Parkinson’s disease is a neurodegenerative condition that leads to progressive motor dysfunction. Though we don’t know the cause of Parkinson’s disease, both circadian disruption and physical inactivity appear to play a role.
Parkinson’s disease falls in to a category of conditions known as chronic diseases of aging. As the name suggests, risk for these diseases increases as we age, and the symptoms either persist or become progressively worse.
While there are genetic contributions to the risk of the chronic diseases of aging, lifestyle also plays a dominant role. Therefore, we can decrease our risk by adopting a healthier lifestyle. Though, it’s important to point out that genetics likely plays a bigger role in early-onset Parkinson’s disease.
A recent paper set out to determine the role circadian activity patterns play in the development of Parkinson’s disease. Results of the study found that people with the lowest amplitude of circadian activity had a 3x increased risk of developing Parkinson’s disease within 11 years.
This increased risk was independent of other circadian factors including sleep. One of the biggest misconceptions about circadian disruption is that if your sleep is fine your circadian rhythms are as well. This is not the case.
In this study, it appears that disruption in activity patterns precedes sleep problems. In fact, disrupted activity patterns may be a driver of sleep disruption later on.
Let’s take a look at the study and what it tells us about circadian rhythms and Parkinson’s disease.
Circadian disruption as a cause of Parkinson’s disease
Circadian rhythms play a dominant role in our physiology. They prepare us to dominate our environment by taking environmental time cues and optimizing our biology based on that information. Therefore, optimizing circadian rhythms is very important for optimal health. For a short rundown on circadian rhythms, check out this blog.
Circadian rhythms essentially separate functions that don’t work well together. For example, certain co-factors that are important for generating energy are also important for repairing our cells. Thus, these processes function best when separated.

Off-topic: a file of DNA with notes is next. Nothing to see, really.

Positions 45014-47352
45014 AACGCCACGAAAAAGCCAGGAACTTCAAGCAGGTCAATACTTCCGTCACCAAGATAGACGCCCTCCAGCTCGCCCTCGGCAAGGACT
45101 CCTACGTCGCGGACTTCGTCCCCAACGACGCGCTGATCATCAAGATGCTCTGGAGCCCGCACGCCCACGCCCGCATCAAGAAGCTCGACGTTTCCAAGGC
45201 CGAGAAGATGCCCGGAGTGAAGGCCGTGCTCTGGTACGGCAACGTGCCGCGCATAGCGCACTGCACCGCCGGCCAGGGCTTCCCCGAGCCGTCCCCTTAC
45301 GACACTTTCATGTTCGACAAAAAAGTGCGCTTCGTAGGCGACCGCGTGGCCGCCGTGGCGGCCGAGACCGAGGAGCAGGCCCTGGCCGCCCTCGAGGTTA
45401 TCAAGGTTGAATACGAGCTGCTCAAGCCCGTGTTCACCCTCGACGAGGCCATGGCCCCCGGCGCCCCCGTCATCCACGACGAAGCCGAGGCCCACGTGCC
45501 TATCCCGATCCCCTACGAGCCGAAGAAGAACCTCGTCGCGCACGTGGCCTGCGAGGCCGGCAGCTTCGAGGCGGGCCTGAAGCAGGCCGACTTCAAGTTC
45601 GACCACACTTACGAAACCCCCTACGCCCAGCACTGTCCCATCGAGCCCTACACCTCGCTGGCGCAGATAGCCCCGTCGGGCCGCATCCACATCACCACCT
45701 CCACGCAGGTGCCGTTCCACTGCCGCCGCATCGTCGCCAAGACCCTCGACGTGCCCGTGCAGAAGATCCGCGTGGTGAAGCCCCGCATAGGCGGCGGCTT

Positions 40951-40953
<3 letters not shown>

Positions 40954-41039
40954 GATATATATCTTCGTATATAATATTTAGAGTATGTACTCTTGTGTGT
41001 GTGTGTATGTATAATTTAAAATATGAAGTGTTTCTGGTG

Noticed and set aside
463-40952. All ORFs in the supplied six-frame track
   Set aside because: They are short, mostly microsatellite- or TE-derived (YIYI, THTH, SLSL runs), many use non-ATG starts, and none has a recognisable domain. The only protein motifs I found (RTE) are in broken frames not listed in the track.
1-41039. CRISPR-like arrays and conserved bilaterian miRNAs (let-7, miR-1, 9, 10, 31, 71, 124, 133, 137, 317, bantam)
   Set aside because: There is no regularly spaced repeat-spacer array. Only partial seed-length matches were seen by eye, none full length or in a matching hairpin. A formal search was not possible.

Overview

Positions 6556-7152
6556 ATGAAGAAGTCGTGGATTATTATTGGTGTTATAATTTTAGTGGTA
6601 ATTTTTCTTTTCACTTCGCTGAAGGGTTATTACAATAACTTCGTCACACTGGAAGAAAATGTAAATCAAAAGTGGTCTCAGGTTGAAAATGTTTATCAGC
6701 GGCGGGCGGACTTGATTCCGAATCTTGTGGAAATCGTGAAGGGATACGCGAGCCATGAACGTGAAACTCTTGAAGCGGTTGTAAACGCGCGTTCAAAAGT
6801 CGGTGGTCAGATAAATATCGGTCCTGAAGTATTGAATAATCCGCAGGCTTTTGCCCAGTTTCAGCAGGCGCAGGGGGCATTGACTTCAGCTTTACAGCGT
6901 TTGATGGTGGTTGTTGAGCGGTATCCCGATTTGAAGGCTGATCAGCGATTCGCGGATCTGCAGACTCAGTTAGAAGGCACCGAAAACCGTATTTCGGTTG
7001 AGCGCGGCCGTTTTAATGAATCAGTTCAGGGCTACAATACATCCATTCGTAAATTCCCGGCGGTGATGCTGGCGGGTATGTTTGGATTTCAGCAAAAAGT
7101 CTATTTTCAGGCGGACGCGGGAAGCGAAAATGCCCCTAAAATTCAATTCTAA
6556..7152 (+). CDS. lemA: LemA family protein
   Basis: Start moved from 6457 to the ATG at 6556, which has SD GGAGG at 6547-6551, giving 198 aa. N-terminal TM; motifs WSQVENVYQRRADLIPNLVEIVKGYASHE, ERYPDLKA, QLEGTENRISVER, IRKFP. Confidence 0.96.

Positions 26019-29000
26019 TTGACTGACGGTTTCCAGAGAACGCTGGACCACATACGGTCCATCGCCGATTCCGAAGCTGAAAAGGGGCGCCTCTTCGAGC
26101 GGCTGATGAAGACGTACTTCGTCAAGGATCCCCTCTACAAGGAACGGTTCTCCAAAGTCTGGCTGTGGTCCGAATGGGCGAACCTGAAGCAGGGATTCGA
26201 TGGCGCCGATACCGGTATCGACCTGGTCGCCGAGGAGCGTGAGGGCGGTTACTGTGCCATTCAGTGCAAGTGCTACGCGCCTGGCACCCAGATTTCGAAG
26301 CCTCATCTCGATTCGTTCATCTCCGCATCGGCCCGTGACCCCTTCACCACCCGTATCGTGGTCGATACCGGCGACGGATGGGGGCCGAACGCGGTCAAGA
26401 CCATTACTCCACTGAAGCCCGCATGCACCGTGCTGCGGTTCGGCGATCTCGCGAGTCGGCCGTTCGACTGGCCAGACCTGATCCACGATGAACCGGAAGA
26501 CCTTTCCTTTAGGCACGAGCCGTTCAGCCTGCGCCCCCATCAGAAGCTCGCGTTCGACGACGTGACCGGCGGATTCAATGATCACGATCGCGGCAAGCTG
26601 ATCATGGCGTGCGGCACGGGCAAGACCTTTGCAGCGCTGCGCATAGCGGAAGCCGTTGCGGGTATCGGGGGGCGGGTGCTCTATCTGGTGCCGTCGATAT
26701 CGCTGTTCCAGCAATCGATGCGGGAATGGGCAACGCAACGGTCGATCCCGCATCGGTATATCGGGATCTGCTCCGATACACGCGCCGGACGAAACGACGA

There are a few environmental cues, also known as zeitgebers, that help set our circadian rhythms. Light and body temperature are the 2 most important. Feeding, and physical activity are also critically important cues for circadian rhythms.
Unfortunately, several things happen as we age that disrupt circadian rhythms. For one, changes to our eyes make it more difficult to sense blue light, the type of light we use to set our master clock. Furthermore, the clocks within each one of our cells begin to lose synchronization with one another.
This essentially leads to an impairment in our ability to develop a robust circadian rhythm. And with that, our performance declines and the housekeeping processes that mop up damage simply don’t do their job.
The 2 charts below show representative activity patterns of adults in the study. The one on the left did not develop Parkinson’s and the one on the right did. People with activity patterns similar to the one on the right had a 3-fold increase in Parkinson’s risk compared to the left.
What’s interesting about the study is that it didn’t matter so much when activity was performed. The amplitude mattered. In other words, how much activity was performed throughout the day.
How physical activity helps circadian rhythms
The likely driver of this increased risk is related to activity and body temperature. Physical activity increases core body temperature, which itself is a major synchronization cue.
Due to the changes mentioned above, light becomes less effective of a synchronization cue as we age. Though the master clock helps regulate circadian variation in core body temperature, other factors do as well.
Daily physical activity and feeding patterns increase core body temperature independently of the master clock. And core body temperature is a MAJOR zeitgeber that synchronizes all cells in a tissue and all peripheral clocks to one another.
With light being less effective, core body temperature is a highly effective back up that can keep your clocks ticking on time. Unfortunately, if you’re sedentary, the increase in body temperature during the day may not be enough to function as an effective zeitgeber.
As a result, your cells and organs simply cannot tell time. Unfortunately, the abnormal proteins that accumulate in Parkinson’s disease eventually make their way in to the master clock. At this point, it may be too late to intervene.
Thus, maintaining circadian activity patterns is important to keep your clocks ticking on time.
Circadian rhythms play in an important role in keeping us healthy and lowering the risk for age-related disease. As we age, the clocks in our cells don’t keep time as well as they did when we were young. As a result, our behavior plays a bigger role in helping keep time.
In Parkinson’s disease, disruption of activity patterns precedes both sleep disruption and motor dysfunction. This indicates that disrupted activity patterns may be a cause of Parkinson’s disease.
Evidence suggests that exercise is highly beneficial for managing or delaying the symptoms of Parkinson’s disease. Be that as it may, exercise is generally short in duration.
This paper suggests that being physically active throughout the day may provide additional benefit by enhancing the robustness of circadian rhythms.